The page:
Cat owners given five-week warning before facing £500 fine

Veterinarian identify cat by microchip implant
All owners must have their cat microchipped by the deadline -Credit:LuckyBusiness/Getty

Cat owners have been given a five-week warning to microchip their pets or face a £500 fine. From June 10, all cats in England must be microchipped and registered on a database by the time they reach 20-weeks-old.

Recent reports suggest 25 per cent of cats are not currently microchipped - which is almost three million cats. Once the new law comes into force, owners found without their cat microchipped will have just 21 days to have one implanted.

After the 21 days, owners may face a fine of up to £500.

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Microchipping offers the best chance for lost or stolen cats to be reunited with their owners swiftly. It can also help keep other cats out of your home with a microchip-activated cat flap and control food access with a microchip food bowl. If you use these devices, you can easily monitor your cat's movements and eating habits.

A spokesman for the Cats Matter charity said: "The process of microchipping involves the quick, simply and painless insertion of a chip, generally around the size of a grain of rice, under the skin. The microchip has a unique serial number that the keeper needs to register on a database.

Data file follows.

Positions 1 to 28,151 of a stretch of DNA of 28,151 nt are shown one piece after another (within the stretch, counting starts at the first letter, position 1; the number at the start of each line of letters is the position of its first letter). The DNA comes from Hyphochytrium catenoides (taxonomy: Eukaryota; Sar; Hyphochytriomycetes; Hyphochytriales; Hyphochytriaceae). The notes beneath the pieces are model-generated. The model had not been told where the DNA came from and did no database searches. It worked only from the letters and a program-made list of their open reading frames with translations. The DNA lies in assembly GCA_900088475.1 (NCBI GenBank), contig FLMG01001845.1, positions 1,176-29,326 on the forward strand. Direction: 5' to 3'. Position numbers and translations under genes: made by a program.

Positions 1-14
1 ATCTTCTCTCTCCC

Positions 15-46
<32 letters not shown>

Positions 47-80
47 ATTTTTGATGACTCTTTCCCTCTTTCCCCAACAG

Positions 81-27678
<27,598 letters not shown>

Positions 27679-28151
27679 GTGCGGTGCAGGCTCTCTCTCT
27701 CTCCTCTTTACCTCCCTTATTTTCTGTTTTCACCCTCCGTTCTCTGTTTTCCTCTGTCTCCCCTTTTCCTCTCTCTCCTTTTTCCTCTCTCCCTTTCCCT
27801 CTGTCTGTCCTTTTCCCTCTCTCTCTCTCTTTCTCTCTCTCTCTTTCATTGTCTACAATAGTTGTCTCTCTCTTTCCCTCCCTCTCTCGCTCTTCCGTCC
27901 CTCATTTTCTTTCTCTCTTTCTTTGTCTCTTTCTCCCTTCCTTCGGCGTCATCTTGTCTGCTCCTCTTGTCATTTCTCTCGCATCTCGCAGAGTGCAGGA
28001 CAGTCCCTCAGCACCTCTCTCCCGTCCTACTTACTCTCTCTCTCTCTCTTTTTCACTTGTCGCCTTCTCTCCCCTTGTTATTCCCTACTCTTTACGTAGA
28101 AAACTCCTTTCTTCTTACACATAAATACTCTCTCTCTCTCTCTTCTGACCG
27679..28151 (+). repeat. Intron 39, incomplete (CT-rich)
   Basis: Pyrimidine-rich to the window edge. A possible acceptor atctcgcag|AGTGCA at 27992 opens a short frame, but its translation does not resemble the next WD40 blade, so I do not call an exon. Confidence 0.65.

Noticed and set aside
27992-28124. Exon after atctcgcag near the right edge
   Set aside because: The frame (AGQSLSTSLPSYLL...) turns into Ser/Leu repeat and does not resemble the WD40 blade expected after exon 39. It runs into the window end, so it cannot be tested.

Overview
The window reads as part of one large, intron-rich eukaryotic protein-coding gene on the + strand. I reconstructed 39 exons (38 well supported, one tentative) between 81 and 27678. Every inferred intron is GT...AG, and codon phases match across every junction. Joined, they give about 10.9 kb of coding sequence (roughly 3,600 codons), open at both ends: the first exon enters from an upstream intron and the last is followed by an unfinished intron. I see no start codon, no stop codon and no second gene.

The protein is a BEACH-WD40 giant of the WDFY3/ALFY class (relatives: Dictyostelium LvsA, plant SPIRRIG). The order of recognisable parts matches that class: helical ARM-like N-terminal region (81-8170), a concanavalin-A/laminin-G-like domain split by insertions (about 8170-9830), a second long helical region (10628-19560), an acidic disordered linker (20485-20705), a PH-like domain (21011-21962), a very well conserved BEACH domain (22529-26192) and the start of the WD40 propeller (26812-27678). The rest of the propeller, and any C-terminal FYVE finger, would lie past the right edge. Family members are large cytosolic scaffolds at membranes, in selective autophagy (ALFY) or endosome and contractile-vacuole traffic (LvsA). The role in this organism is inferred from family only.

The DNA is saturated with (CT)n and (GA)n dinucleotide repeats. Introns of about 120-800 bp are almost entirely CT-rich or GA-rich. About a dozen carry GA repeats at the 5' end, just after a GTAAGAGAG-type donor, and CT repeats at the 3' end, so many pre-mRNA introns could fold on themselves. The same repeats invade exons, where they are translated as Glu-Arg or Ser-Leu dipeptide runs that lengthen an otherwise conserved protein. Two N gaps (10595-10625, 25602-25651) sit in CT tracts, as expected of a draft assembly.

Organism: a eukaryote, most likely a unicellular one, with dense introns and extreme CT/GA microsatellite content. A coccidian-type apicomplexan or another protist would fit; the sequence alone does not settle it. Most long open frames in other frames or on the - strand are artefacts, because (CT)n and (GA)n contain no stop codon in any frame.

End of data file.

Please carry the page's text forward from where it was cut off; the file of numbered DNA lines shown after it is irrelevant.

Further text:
"When a cat is found, the microchip can be read with a scanner and the registered keeper identified on a database so the pet can quickly be reunited with them. We would urge owners to comply with the new law because it is working for them and their cats, not against."

The Government has said: “From June 10, 2024, cats in England will need to be microchipped and registered on a database by the time they’re 20 weeks old. You can be fined up to £500 if your dog or cat is not microchipped when they need to be.

“Your pet’s microchip must be fitted by a trained professional. You can ask your vet, local council or local rescue and rehoming centre if they can microchip your dog or cat. They might charge a fee.”